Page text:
Clarence 'Bevo' Francis dies at 82; college basketball high scorer

Clarence 'Bevo' Francis, who scored 113 points in a 1954 college basketball game, dies at 82

Clarence "Bevo" Francis, who scored 113 points for a small Ohio college in a 1954 game and was one of college basketball's great scorers, has died. He was 82.

Francis died Wednesday at his southern Ohio home after a lengthy illness, the University of Rio Grande announced on its website.

Francis' landmark game came against Michigan's Hillsdale College on Feb. 2, 1954, and put tiny Rio Grande College on the map. The school in southeastern Ohio, now called the University of Rio Grande, had less than 100 students at the time.

"Bevo's legacy, at least in part, is that dedication, determination and heart can change the world," Michelle Johnston, the university president, said on the school's website. Francis' exploits "charted a course for our institution that led us out of a sea of challenges toward a positive future."

A year earlier, the 6-feet-9 center scored 116 points against Kentucky's Ashland Junior College, a record that was retroactively erased after the NCAA said it would recognize only games played against four-year, degree-granting institutions.

His 113 points set a record that was broken in 2012 by Grinnell College's Jack Taylor, who had 138 points.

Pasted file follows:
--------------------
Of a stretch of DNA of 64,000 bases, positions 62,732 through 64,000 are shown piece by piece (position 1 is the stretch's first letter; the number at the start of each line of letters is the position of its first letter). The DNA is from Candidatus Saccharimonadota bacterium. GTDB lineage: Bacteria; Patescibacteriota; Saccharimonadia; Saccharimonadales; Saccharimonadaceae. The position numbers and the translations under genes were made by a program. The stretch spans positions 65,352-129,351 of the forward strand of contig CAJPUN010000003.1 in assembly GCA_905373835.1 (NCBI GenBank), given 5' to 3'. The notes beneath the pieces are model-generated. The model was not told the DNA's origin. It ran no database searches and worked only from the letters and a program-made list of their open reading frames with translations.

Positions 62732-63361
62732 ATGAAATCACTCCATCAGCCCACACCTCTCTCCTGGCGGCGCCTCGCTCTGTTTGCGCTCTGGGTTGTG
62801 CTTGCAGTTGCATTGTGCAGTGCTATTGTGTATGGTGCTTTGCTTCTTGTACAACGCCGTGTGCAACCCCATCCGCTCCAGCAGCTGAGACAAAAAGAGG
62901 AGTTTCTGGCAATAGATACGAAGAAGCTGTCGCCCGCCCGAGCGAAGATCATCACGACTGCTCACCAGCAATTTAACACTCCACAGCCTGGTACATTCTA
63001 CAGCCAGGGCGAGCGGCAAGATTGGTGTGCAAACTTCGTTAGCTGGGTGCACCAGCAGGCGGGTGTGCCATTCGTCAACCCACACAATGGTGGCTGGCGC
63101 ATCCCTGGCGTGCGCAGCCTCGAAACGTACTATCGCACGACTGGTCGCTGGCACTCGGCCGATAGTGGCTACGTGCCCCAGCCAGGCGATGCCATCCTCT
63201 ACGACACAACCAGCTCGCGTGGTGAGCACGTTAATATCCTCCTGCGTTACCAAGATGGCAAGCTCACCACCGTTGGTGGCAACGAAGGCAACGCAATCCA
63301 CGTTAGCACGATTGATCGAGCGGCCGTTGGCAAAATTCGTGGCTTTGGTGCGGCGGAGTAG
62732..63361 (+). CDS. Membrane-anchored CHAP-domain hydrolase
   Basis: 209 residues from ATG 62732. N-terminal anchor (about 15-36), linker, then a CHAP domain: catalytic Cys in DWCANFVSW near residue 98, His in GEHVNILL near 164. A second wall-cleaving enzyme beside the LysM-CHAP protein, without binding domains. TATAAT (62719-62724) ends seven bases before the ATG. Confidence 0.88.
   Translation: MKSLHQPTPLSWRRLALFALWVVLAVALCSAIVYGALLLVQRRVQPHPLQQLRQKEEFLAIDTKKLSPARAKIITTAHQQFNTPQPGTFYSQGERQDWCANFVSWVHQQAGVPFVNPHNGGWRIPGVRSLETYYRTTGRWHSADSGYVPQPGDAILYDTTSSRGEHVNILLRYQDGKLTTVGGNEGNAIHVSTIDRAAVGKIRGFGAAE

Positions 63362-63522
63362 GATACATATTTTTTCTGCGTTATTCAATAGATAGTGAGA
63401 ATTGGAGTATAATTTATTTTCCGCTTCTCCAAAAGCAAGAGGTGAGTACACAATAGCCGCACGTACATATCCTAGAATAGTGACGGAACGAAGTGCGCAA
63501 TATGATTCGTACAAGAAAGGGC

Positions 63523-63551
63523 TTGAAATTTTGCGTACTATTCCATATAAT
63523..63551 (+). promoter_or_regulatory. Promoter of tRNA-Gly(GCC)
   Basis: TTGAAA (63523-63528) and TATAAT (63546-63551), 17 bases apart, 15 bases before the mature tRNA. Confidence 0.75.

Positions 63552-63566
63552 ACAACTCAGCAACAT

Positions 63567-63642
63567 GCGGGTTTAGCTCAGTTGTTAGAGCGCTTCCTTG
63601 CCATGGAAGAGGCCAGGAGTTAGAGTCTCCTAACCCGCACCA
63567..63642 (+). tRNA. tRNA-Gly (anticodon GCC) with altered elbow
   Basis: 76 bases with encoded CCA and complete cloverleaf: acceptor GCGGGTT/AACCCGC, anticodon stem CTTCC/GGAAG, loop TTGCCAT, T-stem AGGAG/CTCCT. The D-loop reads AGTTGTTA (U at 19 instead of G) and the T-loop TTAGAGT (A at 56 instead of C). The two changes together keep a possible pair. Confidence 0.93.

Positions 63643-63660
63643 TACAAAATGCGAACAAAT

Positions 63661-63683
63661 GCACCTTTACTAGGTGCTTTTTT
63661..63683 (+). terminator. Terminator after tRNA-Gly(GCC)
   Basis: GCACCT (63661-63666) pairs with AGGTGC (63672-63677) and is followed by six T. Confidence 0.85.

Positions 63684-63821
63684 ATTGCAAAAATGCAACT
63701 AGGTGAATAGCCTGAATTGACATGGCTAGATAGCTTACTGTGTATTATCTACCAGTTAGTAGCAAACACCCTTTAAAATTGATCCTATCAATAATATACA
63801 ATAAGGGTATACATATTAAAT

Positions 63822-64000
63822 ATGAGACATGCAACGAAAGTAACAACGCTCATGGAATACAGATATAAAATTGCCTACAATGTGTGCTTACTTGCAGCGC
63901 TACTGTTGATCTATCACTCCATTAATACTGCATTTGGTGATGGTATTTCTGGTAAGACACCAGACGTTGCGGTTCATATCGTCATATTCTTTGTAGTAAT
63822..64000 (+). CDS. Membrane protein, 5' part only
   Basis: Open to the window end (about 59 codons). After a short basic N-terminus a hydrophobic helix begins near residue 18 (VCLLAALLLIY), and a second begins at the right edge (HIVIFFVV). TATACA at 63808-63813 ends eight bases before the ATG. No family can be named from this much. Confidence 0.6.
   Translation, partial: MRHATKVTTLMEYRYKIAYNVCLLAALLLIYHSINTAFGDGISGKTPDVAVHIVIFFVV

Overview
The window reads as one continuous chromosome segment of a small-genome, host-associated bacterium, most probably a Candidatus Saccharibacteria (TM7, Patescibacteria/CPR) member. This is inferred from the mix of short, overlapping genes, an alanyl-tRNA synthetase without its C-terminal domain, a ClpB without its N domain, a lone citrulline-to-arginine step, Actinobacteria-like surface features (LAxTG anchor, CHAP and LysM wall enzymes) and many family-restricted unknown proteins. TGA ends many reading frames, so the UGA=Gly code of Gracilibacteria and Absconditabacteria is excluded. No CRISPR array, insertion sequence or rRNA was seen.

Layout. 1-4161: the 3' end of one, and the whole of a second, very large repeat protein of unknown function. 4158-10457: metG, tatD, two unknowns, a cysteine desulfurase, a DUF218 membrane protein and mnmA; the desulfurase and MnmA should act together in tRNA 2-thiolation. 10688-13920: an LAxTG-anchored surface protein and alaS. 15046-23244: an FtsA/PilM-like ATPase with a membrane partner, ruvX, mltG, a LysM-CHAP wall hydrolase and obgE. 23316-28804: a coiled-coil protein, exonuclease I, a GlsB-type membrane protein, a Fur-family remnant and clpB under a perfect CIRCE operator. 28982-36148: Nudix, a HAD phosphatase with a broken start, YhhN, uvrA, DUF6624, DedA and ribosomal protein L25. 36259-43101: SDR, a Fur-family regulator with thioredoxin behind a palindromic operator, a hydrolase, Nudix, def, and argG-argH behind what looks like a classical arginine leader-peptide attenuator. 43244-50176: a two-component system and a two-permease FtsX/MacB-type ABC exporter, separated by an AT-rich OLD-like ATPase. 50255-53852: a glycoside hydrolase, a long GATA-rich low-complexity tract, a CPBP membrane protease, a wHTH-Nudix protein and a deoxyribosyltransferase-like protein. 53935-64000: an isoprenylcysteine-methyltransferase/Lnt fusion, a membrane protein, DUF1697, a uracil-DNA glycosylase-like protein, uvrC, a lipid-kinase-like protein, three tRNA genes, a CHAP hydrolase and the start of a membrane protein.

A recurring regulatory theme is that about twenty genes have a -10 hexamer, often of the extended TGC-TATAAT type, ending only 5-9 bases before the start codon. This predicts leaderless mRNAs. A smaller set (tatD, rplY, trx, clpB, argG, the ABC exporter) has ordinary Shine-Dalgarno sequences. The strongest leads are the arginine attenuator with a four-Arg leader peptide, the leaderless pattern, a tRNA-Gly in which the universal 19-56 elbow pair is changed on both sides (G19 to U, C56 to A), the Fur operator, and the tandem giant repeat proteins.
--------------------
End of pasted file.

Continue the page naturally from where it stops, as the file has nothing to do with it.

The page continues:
During the 1952-53 season, Francis led his school to a 39-0 record. In 1954, Francis averaged 48.0 points a game. Francis played two seasons at Rio Grande, finishing with 3,272 points and powering the team to a 60-7 record. He scored 50 or more points 14 times in his 39 games against four-year colleges, the school said.

Francis was part of a barnstorming team after college and was later drafted by the Philadelphia Warriors of the NBA but chose not to play.

The school said he spent his final playing years in the Eastern League before returning home in 1962 to work in a steel mill.

He was laid off from the steel mill in 1982 and told The Times in a 1985 interview that jobs in eastern Ohio were difficult to find and that he hunted deer and rabbits to put food on the table. Francis said he didn't dwell on his decision to pass on an NBA career.

"People ask me about the NBA and I just figure there's no use thinking about it," he said in the interview. "What's done is done."

Francis entered the National Assn. of Intercollegiate Athletics Hall of Fame in 2012.

"Bevo was active within our program over the years and always went out of his way to support or provide anything that was needed," Rio Grande basketball coach Ken French said. "Bevo meant much more to us than being college basketball's most prolific scorer."

Francis, who was born in Hammondsville, Ohio, is survived by his wife, Jean; son Frank; and daughter Marge.

Times staff writer Steve Marble contributed to this report.

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